Mark J. Shapiro, director of finance, risk management and administration for J.P. Morgan Chase & Co., took home more than $10 million last year, including a $3.5 million bonus.
Specifically, Shapiro’s salary was “just” $675,000. His bonus came to exactly $3,531,250. He also received $1,933,406 in “other compensation” and $2,468,763 in restricted stock.
In addition, Shapiro, who was Chase’s vice chairman before the merger of the two banking giants, exercised options that netted him $1,464,095. Total compensation: $10.1 million.
In 1999, Shapiro earned $675,000 in salary, $1,781,250 in bonus, and $964,468 in other compensation. In addition, he received $$1,712,128 in restricted stock awards. Total Compensation: $5,132,846.
“Other compensation” includes employer contributions to 401(k) plans. In addition, J.P. Morgan Chase made contributions to an investment partnership in the amount of $900,000 for 2000, and $600,000 in 1999. In addition, Shapiro received allowances and reimbursements related to his relocation to New York ($707,258 in 2000 and $673,300 in 1999) and tax reimbursements related to such payments ($291,191 in 2000 and $257,418 in 1999).
Elsewhere among proxies released on Friday:
- The Washington Post Co.’s VP and CFO John B. Morse, Jr.’s total compensation decreased in 2000.
Morse earned $350,004 in salary, $168,683 in bonus, and $19,856 in other compensation at the Washington, D.C-based publishing company. He also received $101,861 from restricted stock awards. Total Compensation: $640,404.
In 1999, Morse’s salary was $324,996 while his bonus was $220,253. He also received a long-term payout of $288,344 and $19,456 in other compensation. Total Compensation: $853,049.
In 2000, the company’s revenue rose 9 percent to $2.4 billion. Operating income, however, decreased 13 percent to $340 million from $388.5 million in 1999.
According to the company, the decline in 2000 earnings was primarily caused by increased costs associated with the development of new businesses, a one-time charge arising from an early retirement program at The Washington Post, higher interest expense, and a reduced pension credit. In addition, 1999 earnings included gains from the sale of marketable securities, which did not recur in 2000. These factors were offset in part by improved operating results at The Washington Post and the company’s television broadcasting division.
- There’s no “day off” for Mueller Paul Co.’s SVP and CFO Donald E. Golik.
In 2000, Golik took home $170,000 in salary, $24,000 in bonus, and $18,175 in other compensation for his work at the Springfield, Mo.- based manufacturer of industrial equipment. Total Compensation: $212,175.
In 1999, Golik earned $164,700 in salary and $15,500 in other compensation. He also received $32,500 in restricted stock. Total Compensation: $212,700.
Golik’s “other compensation” includes payments for unused vacation and travel-incentive payments (available to all employees) for using cost- effective airline fares on inter-national flights. It also includes company contributions paid or accrued during each year under the profit sharing and retirement savings plans.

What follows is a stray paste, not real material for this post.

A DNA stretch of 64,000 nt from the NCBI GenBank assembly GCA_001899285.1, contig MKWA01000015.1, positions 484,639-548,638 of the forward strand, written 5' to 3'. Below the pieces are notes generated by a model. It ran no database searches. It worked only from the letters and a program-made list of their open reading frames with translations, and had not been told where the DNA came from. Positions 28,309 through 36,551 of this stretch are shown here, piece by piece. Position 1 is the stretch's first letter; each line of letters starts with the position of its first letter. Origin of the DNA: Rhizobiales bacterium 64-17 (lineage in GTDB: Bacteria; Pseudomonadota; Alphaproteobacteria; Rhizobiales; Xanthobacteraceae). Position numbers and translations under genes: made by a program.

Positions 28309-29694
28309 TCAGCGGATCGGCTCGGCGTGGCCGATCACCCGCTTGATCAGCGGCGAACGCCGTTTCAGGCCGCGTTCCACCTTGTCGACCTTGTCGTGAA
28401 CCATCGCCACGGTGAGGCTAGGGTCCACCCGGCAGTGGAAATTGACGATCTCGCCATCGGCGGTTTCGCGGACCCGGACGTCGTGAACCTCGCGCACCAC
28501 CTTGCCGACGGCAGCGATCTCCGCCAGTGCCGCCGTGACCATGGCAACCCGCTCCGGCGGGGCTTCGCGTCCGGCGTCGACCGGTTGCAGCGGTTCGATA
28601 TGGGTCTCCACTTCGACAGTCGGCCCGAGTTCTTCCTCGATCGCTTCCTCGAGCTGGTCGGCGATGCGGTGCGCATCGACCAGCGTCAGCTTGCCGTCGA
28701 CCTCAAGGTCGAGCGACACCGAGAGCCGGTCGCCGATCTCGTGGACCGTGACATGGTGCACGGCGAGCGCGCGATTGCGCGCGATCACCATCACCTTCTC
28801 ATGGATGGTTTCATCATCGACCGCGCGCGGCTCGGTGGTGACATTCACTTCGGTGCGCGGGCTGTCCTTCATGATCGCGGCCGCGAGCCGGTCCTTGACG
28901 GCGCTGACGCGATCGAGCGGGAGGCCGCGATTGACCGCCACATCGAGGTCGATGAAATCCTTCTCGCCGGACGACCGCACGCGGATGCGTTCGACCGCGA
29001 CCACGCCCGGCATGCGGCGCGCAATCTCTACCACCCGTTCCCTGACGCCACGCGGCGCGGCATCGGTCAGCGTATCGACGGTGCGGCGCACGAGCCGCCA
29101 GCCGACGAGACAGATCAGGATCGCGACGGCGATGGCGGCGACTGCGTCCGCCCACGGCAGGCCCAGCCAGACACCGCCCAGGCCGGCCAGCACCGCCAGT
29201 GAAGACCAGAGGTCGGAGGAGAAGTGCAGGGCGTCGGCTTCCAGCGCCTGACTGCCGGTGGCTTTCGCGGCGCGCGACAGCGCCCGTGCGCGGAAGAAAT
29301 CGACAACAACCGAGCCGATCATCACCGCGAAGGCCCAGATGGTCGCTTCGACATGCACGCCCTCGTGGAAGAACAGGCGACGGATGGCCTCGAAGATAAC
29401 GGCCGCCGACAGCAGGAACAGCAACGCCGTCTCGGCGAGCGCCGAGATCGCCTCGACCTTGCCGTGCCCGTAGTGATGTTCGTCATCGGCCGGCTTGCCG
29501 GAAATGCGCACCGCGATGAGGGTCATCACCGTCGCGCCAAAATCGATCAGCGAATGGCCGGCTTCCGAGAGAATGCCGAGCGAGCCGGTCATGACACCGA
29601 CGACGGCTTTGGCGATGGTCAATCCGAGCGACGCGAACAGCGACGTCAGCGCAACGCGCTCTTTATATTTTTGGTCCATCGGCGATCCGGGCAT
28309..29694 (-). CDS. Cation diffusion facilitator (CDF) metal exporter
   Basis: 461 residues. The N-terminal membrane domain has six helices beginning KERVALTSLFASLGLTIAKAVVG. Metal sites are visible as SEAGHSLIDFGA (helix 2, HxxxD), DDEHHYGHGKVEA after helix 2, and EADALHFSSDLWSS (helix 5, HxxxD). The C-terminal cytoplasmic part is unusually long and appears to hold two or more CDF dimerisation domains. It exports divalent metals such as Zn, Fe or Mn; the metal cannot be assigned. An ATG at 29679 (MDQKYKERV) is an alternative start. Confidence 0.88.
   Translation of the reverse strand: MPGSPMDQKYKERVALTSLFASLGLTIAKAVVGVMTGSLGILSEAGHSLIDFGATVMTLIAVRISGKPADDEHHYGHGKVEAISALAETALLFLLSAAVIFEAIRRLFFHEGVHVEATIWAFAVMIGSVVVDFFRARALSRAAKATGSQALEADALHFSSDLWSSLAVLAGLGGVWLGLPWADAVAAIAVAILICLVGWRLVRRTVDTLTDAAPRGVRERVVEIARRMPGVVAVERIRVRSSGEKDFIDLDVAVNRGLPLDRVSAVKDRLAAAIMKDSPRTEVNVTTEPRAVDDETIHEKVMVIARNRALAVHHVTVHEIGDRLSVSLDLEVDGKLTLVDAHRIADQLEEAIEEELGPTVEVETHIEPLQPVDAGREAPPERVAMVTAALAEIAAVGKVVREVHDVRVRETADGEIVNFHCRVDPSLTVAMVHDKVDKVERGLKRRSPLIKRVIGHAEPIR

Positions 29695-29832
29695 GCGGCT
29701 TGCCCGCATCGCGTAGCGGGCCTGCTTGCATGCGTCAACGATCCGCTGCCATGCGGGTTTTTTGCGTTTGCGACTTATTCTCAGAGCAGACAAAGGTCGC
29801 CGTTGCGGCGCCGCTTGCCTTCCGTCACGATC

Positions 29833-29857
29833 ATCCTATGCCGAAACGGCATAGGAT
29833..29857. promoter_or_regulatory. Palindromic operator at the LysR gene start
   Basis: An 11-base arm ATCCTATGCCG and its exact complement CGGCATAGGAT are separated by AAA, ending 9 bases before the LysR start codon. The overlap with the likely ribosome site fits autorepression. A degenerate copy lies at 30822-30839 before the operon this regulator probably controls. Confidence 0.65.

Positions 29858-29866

In 2000, Mueller Paul earned $3.8 million on revenue of $102.1 million, as compared to $1.9 million on revenue of $92.6 million in 1999.
- Cone Mills Corp.’s EVP and CFO Gary L. Smith increased his salary in 2000, scooping up an additional $84,000, according to the company’s recently released proxy.
In 2000, Smith earned $209,600 in salary, $41,500 in bonus, and $5,071 in other compensation at the Greensboro, N.C.-based maker of denim and home-furnishing fabrics. Total Compensation: $256,171. Smith’s “other compensation” included incentives paid pursuant to a management incentive plan for 2000, in addition to insurance premiums.
In 1999, Smith took home $167,000 in salary and $4,828 in other compensation. Total Compensation: $171,828.
In 2000, Cone Mills earned $25 million on revenue of $618 million, as compared to $19 million on revenue of $616.3 million the prior year.
- St. Jude Medical, Inc.’s CFO and VP of finance John C. Heinmiller took home total compensation of $471,290 last year at the St. Paul, Minn.-based manufacturer of devices to treat cardiovascular disease.
In 2000, he received $275,000 in salary, $165,000 in bonus, and $31,290 in other compensation, which includes retirement plan contributions and the value of company provided life insurance.
In 1999, Heinmiller earned $247,404 in salary, $129,887 in bonus, and $30,458 in other compensation. Total Compensation: $407,749.
- No 2000 bonus for Avista Corp’s SVP and CFO, J.E. Eliassen.
Last year, Eliassen received $237,600 in salary and $26,093 in other compensation at the Spokane, Wash.-based utility. Total Compensation: $263,693.
In 1999, Eliassen took home $234,215 in salary, $59,400 from a performance-based bonus, and $22,652 in other compensation. Total Compensation: $316,267.